# Experimental considerations for measuring the gravitational constant/effects, with two large (1000kg) masses orbiting each other? [closed]

So @uhoh, wanting to get some experimental data to verify Limits on non-Newtonian gravity at length scales larger than 1 meter?, proposed an experiment:

Place two large (1000kg) spherical masses in space (where there is as little disturbance from gravity gradients as possible), have the spheres orbit each other at a distance of less than 10 cm. Then, integrate over time, to measure the orbital period and distance between the spheres.

So my question:

What secondary effects would mess up this experiment (e.g., solar electrostatic charging, angular momentum changes due to impinge photons etc) and how would you measure the influence of those secondary effects?

• Just because you are in space doesn't mean you don't have gravity, you'd need to be as far as possible from any mass distribution to feel little gravitational effects – Triatticus Jan 31 '19 at 2:05
• Agreed! So we could create two copies of this experiment place one close to earth and one further away (by a known amount) . That way we can measure the secondary effect and account for it in our measurements. Good comment. Maybe you would like to convert it into an answer? – DarcyThomas Jan 31 '19 at 2:09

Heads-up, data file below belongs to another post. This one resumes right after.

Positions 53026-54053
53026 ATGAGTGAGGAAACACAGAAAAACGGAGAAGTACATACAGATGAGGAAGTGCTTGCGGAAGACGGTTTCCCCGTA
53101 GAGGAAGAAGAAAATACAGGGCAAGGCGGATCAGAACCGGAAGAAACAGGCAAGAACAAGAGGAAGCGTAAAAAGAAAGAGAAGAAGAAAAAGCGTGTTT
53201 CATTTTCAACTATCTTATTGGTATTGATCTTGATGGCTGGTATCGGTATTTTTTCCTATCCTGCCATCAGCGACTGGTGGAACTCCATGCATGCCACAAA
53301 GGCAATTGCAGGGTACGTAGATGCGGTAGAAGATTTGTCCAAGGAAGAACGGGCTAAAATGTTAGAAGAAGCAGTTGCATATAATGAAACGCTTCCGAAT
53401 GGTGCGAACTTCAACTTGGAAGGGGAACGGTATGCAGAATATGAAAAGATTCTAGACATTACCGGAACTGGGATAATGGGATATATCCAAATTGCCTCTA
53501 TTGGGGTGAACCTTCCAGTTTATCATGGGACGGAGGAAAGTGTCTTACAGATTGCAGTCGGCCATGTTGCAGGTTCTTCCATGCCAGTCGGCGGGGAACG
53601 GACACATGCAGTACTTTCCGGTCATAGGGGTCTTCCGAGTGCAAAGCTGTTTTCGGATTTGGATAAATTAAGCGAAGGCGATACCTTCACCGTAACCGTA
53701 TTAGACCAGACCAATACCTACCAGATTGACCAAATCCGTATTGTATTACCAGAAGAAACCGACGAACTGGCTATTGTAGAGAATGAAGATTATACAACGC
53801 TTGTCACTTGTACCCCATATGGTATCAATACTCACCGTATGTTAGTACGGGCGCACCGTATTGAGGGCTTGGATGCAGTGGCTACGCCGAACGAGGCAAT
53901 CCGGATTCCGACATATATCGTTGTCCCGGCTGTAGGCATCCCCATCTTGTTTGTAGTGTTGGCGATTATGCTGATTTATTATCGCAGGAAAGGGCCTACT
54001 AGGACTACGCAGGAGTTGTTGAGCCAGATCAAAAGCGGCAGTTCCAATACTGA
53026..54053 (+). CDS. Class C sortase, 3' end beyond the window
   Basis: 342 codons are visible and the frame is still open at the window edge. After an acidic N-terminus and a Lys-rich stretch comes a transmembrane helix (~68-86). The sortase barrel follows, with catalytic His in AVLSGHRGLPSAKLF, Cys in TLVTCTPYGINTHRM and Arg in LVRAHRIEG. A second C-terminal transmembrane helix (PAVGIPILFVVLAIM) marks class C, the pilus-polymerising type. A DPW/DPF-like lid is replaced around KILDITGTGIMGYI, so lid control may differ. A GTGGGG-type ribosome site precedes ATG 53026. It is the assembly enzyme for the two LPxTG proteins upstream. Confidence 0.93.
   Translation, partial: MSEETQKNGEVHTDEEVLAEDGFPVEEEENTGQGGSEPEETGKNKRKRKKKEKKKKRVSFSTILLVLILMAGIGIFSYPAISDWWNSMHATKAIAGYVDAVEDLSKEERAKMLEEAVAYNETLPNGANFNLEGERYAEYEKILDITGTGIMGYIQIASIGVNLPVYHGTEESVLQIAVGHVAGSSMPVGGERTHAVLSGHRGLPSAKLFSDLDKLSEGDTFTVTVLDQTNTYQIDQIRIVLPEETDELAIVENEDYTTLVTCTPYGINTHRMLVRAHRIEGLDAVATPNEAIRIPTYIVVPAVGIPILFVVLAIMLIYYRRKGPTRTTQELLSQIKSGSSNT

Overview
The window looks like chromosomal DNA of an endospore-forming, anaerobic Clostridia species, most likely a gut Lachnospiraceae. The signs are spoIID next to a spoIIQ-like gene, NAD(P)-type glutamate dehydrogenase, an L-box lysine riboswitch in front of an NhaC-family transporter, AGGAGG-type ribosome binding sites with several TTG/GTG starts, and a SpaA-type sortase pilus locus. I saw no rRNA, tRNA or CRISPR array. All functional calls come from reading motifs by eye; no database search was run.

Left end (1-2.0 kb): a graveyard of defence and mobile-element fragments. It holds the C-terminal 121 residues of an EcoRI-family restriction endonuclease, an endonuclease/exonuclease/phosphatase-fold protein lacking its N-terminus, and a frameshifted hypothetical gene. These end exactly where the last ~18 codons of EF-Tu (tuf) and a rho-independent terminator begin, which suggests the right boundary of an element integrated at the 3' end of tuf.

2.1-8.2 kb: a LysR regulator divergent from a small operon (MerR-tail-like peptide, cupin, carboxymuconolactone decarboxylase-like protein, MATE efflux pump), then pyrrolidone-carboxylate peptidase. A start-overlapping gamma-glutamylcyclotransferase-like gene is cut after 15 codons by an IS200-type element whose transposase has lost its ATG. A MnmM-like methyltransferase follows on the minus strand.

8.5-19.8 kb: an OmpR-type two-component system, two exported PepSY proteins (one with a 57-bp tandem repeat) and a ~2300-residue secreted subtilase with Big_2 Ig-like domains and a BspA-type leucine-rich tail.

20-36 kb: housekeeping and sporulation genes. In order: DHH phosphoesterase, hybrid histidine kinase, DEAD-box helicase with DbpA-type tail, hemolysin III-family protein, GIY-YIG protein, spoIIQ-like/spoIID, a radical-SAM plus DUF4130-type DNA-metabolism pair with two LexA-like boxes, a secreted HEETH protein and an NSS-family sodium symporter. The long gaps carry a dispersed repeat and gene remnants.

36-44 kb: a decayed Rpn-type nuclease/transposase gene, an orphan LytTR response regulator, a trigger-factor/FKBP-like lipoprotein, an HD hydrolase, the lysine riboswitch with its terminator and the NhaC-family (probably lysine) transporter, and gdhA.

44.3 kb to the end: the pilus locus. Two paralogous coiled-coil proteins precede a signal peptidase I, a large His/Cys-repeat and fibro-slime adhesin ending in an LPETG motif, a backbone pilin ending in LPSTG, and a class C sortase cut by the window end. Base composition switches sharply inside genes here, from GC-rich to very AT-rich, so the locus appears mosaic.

• Oh no it's more of a constructive thing so I'll just leave it as a comment, at least it makes you think more about the question for sure. – Triatticus Jan 31 '19 at 2:11
• – rob Jan 31 '19 at 4:01
• @rob it really isn't a near-duplicate of the question I've actually asked. This pseudo-cross-posting to prove a point in meta probably isn't the best way to go either. I think your answer would receive a welcoming audience there, consider writing something there as well? Thanks! – uhoh Jan 31 '19 at 4:20

When I was an undergraduate, some friends were involved in a proposal ("project SEE") to do exactly this, albeit with smaller masses. The proposed method was a satellite specially crafted to produce negligible gravitational forces on the objects inside (by having the satellite's mass distribution match the charge distribution on the surface of a conductor of the same shape, since electric and gravitational fields both go like $$1/r^2$$). Then test masses would be released in a cavity inside the satellite, where the dominant gravitational interactions would be with the Earth and with each other. There is a neat effect where the gravitational interaction between co-orbiting satellites is effectively repulsive, leading to horseshoe orbits. Needless to say, the number of "secondary effects" was very large. As a fundamental test of gravitation, the project never launched.